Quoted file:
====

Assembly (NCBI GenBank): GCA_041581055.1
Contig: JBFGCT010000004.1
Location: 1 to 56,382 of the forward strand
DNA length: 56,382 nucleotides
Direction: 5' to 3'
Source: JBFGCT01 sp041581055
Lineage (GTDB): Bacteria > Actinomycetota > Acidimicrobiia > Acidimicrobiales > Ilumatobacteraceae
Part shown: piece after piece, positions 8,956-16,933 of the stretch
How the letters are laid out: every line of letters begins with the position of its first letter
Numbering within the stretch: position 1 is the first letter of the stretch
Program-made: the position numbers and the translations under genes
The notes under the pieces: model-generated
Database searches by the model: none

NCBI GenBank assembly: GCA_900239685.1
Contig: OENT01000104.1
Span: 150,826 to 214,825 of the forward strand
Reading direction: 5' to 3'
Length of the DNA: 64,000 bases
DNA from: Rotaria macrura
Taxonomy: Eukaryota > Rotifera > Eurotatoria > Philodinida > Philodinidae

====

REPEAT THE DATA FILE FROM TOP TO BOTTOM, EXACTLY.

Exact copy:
Assembly (NCBI GenBank): GCA_041581055.1
Contig: JBFGCT010000004.1
Location: 1 to 56,382 of the forward strand
DNA length: 56,382 nucleotides
Direction: 5' to 3'
Source: JBFGCT01 sp041581055
Lineage (GTDB): Bacteria > Actinomycetota > Acidimicrobiia > Acidimicrobiales > Ilumatobacteraceae
Part shown: piece after piece, positions 8,956-16,933 of the stretch
How the letters are laid out: every line of letters begins with the position of its first letter
Numbering within the stretch: position 1 is the first letter of the stretch
Program-made: the position numbers and the translations under genes
The notes under the pieces: model-generated
Database searches by the model: none

NCBI GenBank assembly: GCA_900239685.1
Contig: OENT01000104.1
Span: 150,826 to 214,825 of the forward strand
Reading direction: 5' to 3'
Length of the DNA: 64,000 bases
DNA from: Rotaria macrura
Taxonomy: Eukaryota > Rotifera > Eurotatoria > Philodinida > Philodinidae